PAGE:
Sen. John McCain, R-Arizona, will not attend the Republican National Convention in Cleveland this July but will be “working and campaigning throughout Arizona,” a campaign official confirmed Tuesday.Read More »
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As a delegate to the Democratic National Convention, Mayor Greg Stanton can imagine Phoenix playing host to a 2016 convention. And he doesn’t particularly care which one.Read More »
The Hispanics with the highest profiles in this year's political conventions, Sen. Marco Rubio of Florida and Mayor Julian Castro of San Antonio, stand as opposites in a cultural and political split that has divided millions of U.S. Latinos for decades.Read More »
Mitt Romney wasn’t Donna Alu’s first choice in the Republican presidential primary field. The Tucson resident said she was a Herman Cain supporter earlier this year.Read More »
When he last stepped on a Republican National Convention stage, the GOP was John McCain’s party. It was 2008 and the Arizona senator had just been picked by delegates in St. Paul, Minn., as their presidential nominee. McCain stepped on the convention stage again Wednesday in Tampa, but this time he was there to deliver a speech on foreign policy and he stood in the shadow of current nominee Mitt Romney.Read More »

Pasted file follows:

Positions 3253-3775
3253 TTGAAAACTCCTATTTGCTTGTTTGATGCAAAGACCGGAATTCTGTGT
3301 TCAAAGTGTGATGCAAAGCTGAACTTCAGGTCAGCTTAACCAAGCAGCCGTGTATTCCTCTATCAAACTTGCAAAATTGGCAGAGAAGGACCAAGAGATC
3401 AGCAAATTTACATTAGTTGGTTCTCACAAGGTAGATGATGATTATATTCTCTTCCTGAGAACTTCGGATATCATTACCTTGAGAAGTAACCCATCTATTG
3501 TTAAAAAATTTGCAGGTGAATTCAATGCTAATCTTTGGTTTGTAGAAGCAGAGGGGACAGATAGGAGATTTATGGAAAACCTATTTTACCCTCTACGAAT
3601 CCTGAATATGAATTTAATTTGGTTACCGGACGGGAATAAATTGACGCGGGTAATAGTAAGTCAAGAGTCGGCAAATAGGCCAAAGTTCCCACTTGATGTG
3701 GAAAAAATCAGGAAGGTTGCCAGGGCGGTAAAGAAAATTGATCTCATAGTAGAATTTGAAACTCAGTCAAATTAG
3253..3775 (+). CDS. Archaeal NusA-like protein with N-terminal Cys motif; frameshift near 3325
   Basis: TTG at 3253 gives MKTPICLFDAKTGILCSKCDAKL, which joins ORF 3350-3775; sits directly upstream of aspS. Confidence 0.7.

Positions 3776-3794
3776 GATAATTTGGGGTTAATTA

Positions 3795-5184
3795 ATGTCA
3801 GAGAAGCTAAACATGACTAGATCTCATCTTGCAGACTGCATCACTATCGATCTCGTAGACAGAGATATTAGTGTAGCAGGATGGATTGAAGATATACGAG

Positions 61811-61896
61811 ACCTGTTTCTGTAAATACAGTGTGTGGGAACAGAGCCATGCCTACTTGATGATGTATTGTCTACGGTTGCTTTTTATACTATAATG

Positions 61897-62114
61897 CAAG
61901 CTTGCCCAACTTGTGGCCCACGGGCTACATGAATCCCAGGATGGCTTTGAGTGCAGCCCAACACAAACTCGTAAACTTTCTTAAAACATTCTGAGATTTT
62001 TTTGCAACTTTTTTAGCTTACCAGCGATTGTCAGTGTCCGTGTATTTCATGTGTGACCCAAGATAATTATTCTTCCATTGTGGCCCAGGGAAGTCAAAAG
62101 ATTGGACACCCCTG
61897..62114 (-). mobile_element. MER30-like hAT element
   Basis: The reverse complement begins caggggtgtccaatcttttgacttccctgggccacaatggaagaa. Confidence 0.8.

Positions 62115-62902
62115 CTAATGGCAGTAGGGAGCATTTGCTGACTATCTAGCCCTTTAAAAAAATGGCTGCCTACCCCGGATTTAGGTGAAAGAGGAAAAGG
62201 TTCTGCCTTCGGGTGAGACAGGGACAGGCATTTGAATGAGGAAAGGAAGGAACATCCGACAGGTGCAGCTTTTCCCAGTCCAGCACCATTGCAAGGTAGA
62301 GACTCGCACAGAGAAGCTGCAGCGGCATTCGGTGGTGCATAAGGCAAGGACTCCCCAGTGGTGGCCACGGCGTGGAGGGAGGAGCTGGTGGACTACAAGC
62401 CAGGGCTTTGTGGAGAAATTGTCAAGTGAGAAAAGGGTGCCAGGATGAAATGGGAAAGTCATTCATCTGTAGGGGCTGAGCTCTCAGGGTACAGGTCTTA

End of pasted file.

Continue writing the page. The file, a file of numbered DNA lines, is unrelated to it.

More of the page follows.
Mesa Mayor Scott Smith was up for re-election Tuesday, but instead of campaigning back home he was in Tampa talking about public art.Read More »
John McCain was the toast of the Republican convention four years ago, the GOP's comeback kid crowned as the party's presidential nominee.Read More »
The Republican National Committee rode to the Arizona Republican Party’s rescue, writing it a $50,000 check in early March that was then used to pay down the state party’s crushing debt load. According to the latest FEC campaign finance report, the party paid off roughly 70 percent of the $88,841 debt it reported last month, and is now reporting $24,730 owed.Read More »
A Republican National Committee official says party leaders are troubled by the staging of recent presidential debates and are interested in having the party take control of the events for the 2016 election cycle.Read More »
With Intel’s Chandler factory serving as a backdrop and an example of the kinds of high-tech manufacturing jobs he wants to bring back to the United States, President Barack Obama reprised much of his State of the Union address in Arizona during a speech today.
Standing before thousands of cheering supporters and Intel employees, Obama praised the microprocessor manufacturer as the type of company that will help create an “America built to last” – the title and theme of his State of the Union address Tuesday night.